Response to CP05/3, Strengthening Capital Standards (QQ 134-145, Operational Risk)
from John Thirlwell (Former Director of the British Bankers' Association and the Operational Risk Research Forum)
135. No comment
137. Transitional introduction is almost certainly essential. Of more significance are the beta factors being used within the TSA. The Bank of Italy published an interesting paper last July (Moscadelli, 2004) which appeared to throw considerable doubt on (a) the calibration of the betas and (b) the proposed business line hierarchy. It would be helpful to understand the FSA's views on this and whether the betas are sacrosanct. At the very least, of course, no beta should be higher than the alpha agreed for the BIA.
138. No comment
139. If the betas remain as currently proposed, a firm may have a higher capital charge under the TSA compared with the BIA depending on the business lines they are in and the proportion of their income derived from them. (See A137 above.) This is intuitively wrong and hardly incentivises firms to "move along the spectrum of approaches".
The introduction of the negative income problem is yet another manifestation of the crudeness of the STA calculation and the fact that income has little correlation with risk.
On the balance of the necessary evils offered, I should prefer the Directive approach, since I am concerned that netting may also provide opportunity and encouragement for arbitrage.
140. Guidance on this aspect would be helpful.
141. Paragraph 11.8 highlights the critical challenges to firms if operational risk management is to be truly embedded in a firm's culture. Although, in general, I prefer guidance to rules, I believe that to provide further guidance at this stage beyond that contained in this section, would dilute a powerful message and point firms towards a tick-list rather than force them to engage in a real internal debate about the place of risk management in their organisation.
142. Reading paragraph 11.13, I have considerable sympathy with the industry experts with whom you have shared these thoughts. The sub-text in the paragraph is that data will be complete (third bullet) and wholly verifiable (first bullet). Whilst I can understand the FSA's wish for high standards, these have to be put in the context of both reality and, as the industry experts have commented, the requirements of other regulators. It is the nature of the 'non-loss event data' (i.e. self-assessment and scenario analysis) that much of it will be subjective. Even KRI's, whose correlation with future operational risk experience is not established at this stage, can legitimately include measures which reflect subjective (including binary) assessments. These views can be assessed, but that is far from saying that they can be "verified". As to completeness, it is an inescapable fact that loss event data will not be complete, possibly to a material degree. How far this invalidates the use to which firms put it is a matter of judgement for firms and their supervisors. I should therefore be concerned to see guidance which is based on a misconception of the realities of operation risk management until these matters have been further discussed and, indeed, used over a period of time.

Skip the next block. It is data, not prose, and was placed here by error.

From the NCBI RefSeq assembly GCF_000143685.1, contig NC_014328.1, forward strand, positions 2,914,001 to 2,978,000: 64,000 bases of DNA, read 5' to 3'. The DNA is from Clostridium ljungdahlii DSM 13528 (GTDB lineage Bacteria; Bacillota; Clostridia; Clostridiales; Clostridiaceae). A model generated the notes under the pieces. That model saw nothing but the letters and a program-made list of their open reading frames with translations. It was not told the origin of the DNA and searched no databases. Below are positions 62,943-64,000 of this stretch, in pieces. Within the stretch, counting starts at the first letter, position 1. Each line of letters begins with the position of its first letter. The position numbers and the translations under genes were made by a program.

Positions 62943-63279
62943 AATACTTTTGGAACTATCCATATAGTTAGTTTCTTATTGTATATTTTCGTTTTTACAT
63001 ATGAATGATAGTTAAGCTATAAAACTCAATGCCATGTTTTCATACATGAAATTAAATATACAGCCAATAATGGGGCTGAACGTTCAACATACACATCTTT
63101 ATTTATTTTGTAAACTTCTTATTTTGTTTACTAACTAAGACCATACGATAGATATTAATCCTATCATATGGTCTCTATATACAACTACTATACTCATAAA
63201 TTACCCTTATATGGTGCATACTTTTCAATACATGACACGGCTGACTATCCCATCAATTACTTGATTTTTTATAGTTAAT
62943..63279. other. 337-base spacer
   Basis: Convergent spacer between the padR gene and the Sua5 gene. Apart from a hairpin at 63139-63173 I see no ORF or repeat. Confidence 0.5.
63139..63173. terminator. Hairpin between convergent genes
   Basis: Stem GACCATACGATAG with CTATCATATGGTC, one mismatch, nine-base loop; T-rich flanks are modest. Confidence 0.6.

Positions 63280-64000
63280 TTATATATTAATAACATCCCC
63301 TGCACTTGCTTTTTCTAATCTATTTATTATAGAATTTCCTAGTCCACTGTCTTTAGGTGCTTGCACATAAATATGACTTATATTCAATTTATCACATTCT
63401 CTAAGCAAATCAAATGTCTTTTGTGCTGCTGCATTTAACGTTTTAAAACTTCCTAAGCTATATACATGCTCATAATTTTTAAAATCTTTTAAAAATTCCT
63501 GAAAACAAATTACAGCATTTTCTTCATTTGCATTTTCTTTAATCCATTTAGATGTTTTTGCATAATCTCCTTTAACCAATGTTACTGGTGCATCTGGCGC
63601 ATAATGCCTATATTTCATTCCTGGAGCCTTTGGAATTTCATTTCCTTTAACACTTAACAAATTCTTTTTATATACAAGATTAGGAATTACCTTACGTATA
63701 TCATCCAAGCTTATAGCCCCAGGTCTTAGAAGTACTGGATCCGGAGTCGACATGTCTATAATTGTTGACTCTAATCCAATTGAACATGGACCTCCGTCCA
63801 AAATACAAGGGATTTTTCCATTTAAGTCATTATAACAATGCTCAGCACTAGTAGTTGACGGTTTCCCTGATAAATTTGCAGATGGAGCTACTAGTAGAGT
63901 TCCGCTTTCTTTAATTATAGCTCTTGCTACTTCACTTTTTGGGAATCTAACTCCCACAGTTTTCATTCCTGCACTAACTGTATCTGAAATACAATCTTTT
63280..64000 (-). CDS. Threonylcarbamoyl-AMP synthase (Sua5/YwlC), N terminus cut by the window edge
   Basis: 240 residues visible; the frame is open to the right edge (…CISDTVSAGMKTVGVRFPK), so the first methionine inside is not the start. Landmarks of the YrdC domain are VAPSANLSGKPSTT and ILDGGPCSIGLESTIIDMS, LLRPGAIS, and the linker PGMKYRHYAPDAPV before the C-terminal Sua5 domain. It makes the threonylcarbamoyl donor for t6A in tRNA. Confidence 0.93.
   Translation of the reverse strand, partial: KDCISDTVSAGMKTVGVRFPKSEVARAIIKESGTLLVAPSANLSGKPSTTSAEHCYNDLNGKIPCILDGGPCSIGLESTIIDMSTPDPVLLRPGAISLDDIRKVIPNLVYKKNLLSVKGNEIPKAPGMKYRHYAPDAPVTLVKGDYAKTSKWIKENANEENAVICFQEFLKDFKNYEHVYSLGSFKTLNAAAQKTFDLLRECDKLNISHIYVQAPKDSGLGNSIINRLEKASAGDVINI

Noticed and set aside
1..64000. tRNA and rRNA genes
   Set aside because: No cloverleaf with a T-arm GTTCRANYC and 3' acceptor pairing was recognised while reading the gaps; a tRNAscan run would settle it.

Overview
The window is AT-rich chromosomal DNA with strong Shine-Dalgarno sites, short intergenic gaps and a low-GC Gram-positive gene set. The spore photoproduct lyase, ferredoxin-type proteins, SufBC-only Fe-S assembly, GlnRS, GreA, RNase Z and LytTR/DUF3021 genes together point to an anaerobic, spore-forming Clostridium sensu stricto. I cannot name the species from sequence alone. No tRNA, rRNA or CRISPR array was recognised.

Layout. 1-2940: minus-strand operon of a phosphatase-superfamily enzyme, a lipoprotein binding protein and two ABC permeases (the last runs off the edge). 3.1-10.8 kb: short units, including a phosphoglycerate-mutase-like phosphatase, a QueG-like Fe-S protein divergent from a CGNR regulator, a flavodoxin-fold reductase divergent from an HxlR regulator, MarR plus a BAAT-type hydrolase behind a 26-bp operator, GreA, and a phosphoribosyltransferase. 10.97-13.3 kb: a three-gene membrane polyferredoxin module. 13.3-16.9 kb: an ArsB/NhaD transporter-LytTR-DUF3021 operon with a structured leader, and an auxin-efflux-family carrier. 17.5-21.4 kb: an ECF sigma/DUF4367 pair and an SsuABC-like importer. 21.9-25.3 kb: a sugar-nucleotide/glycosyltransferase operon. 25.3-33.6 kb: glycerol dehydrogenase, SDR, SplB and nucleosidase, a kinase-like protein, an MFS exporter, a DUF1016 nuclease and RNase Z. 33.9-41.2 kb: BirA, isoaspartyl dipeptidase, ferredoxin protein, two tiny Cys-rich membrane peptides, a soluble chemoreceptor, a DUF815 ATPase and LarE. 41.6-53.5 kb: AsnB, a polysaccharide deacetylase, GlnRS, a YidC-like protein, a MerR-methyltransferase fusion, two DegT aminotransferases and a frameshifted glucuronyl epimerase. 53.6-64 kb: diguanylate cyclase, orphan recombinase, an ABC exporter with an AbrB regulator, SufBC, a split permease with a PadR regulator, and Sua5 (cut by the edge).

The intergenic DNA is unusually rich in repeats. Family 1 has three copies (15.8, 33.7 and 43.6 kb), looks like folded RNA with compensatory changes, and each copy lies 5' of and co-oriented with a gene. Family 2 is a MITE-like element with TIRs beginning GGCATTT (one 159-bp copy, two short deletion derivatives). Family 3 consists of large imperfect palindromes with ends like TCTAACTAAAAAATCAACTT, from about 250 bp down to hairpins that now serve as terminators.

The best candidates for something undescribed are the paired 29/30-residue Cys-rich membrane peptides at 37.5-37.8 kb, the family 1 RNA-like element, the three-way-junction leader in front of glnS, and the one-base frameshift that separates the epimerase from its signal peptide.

144. Paragraph 11.23 already describes some of the methods by which firms "recognise" expected loss and also points to the fact that EL, within operational risk, means something different from its use in market risk and credit risk. In operational risk terms, operational risk being largely about business risks, it might fairly be described as the 'cost of doing business'. I therefore welcome an approach which allows firms to indicate what that means to them and how they assess and evaluate this, and explain and discuss this with their supervisors.
145. The key issue is to understand that to chase for a 99.9% confidence level is to chase after a shadow and possibly to bring operational risk into disrepute. The Basel Accord helpfully includes, at paragraph 669(f), recognition of elements and factors which render the 99.9% target as being unattainable. It is disappointing that the proposed Directive offers no such recognition. In a recent paper examining the AMA (Chapelle and others, 2005), a number of Benelux academics involved in business and management have suggested that the capital charge for the bank data they have used indicates that "the capital charge . . . should lie within a 20% two-sided interval from our point estimate with a 90% probability." This is a long way from 99.9% confidence. There will be considerable subjectivity involved in even a 95% estimate, let alone that involved in the 'boot-strapping' suggested in the FSA paper (11.25). In the circumstances, I am in complete agreement with your decision not to provide high-level guidance at this stage.
Chapelle and others,
2005 - Chapelle, A, Crama, Y, Hubner, G, Peters, J-P, January 2005. measuring and managing operational risk in the financial sector: An integrated framework. (Research financially supported by the National Bank of Belgium)
Moscadelli, 2004 - Moscadelli, M, July 2004. The modelling of operational risk: experience with the analysis of the data collected by the Basel Committee, Temi di discussione del Servizio Studi, Number 517, Banca d'Italia.